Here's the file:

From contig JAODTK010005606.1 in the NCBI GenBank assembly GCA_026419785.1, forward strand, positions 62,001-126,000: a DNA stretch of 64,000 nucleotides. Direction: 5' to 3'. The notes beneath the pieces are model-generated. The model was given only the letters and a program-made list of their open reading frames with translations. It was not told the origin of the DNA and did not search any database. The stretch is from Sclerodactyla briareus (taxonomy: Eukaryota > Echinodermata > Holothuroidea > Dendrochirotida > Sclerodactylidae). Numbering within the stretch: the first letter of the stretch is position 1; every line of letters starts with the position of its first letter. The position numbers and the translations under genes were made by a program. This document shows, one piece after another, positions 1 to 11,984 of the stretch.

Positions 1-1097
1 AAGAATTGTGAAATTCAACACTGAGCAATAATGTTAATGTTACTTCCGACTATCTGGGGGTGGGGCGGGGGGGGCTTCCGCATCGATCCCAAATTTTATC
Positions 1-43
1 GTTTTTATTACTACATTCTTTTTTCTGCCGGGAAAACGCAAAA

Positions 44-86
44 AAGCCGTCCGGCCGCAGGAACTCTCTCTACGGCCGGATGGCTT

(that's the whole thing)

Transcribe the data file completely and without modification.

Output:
From contig JAODTK010005606.1 in the NCBI GenBank assembly GCA_026419785.1, forward strand, positions 62,001-126,000: a DNA stretch of 64,000 nucleotides. Direction: 5' to 3'. The notes beneath the pieces are model-generated. The model was given only the letters and a program-made list of their open reading frames with translations. It was not told the origin of the DNA and did not search any database. The stretch is from Sclerodactyla briareus (taxonomy: Eukaryota > Echinodermata > Holothuroidea > Dendrochirotida > Sclerodactylidae). Numbering within the stretch: the first letter of the stretch is position 1; every line of letters starts with the position of its first letter. The position numbers and the translations under genes were made by a program. This document shows, one piece after another, positions 1 to 11,984 of the stretch.

Positions 1-1097
1 AAGAATTGTGAAATTCAACACTGAGCAATAATGTTAATGTTACTTCCGACTATCTGGGGGTGGGGCGGGGGGGGCTTCCGCATCGATCCCAAATTTTATC
Positions 1-43
1 GTTTTTATTACTACATTCTTTTTTCTGCCGGGAAAACGCAAAA

Positions 44-86
44 AAGCCGTCCGGCCGCAGGAACTCTCTCTACGGCCGGATGGCTT